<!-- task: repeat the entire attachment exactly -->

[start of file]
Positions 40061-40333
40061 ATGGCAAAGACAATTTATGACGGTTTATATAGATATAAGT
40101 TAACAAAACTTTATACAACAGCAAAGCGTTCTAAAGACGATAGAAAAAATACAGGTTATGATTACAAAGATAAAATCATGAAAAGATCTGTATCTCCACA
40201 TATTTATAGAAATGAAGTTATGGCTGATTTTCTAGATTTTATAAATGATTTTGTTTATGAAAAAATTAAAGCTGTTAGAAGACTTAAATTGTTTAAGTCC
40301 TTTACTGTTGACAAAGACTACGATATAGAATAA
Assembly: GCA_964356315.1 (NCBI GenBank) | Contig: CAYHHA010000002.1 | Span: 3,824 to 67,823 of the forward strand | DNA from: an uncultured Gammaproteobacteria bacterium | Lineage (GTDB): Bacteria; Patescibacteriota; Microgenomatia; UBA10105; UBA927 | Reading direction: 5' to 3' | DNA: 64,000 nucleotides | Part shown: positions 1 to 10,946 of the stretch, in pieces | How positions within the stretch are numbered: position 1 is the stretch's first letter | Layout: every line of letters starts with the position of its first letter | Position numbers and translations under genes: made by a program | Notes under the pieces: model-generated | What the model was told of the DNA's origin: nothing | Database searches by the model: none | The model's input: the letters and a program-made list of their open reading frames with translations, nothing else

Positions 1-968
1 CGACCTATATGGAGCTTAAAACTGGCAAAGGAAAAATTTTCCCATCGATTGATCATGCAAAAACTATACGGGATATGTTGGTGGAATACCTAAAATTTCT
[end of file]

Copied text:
Positions 40061-40333
40061 ATGGCAAAGACAATTTATGACGGTTTATATAGATATAAGT
40101 TAACAAAACTTTATACAACAGCAAAGCGTTCTAAAGACGATAGAAAAAATACAGGTTATGATTACAAAGATAAAATCATGAAAAGATCTGTATCTCCACA
40201 TATTTATAGAAATGAAGTTATGGCTGATTTTCTAGATTTTATAAATGATTTTGTTTATGAAAAAATTAAAGCTGTTAGAAGACTTAAATTGTTTAAGTCC
40301 TTTACTGTTGACAAAGACTACGATATAGAATAA
Assembly: GCA_964356315.1 (NCBI GenBank) | Contig: CAYHHA010000002.1 | Span: 3,824 to 67,823 of the forward strand | DNA from: an uncultured Gammaproteobacteria bacterium | Lineage (GTDB): Bacteria; Patescibacteriota; Microgenomatia; UBA10105; UBA927 | Reading direction: 5' to 3' | DNA: 64,000 nucleotides | Part shown: positions 1 to 10,946 of the stretch, in pieces | How positions within the stretch are numbered: position 1 is the stretch's first letter | Layout: every line of letters starts with the position of its first letter | Position numbers and translations under genes: made by a program | Notes under the pieces: model-generated | What the model was told of the DNA's origin: nothing | Database searches by the model: none | The model's input: the letters and a program-made list of their open reading frames with translations, nothing else

Positions 1-968
1 CGACCTATATGGAGCTTAAAACTGGCAAAGGAAAAATTTTCCCATCGATTGATCATGCAAAAACTATACGGGATATGTTGGTGGAATACCTAAAATTTCT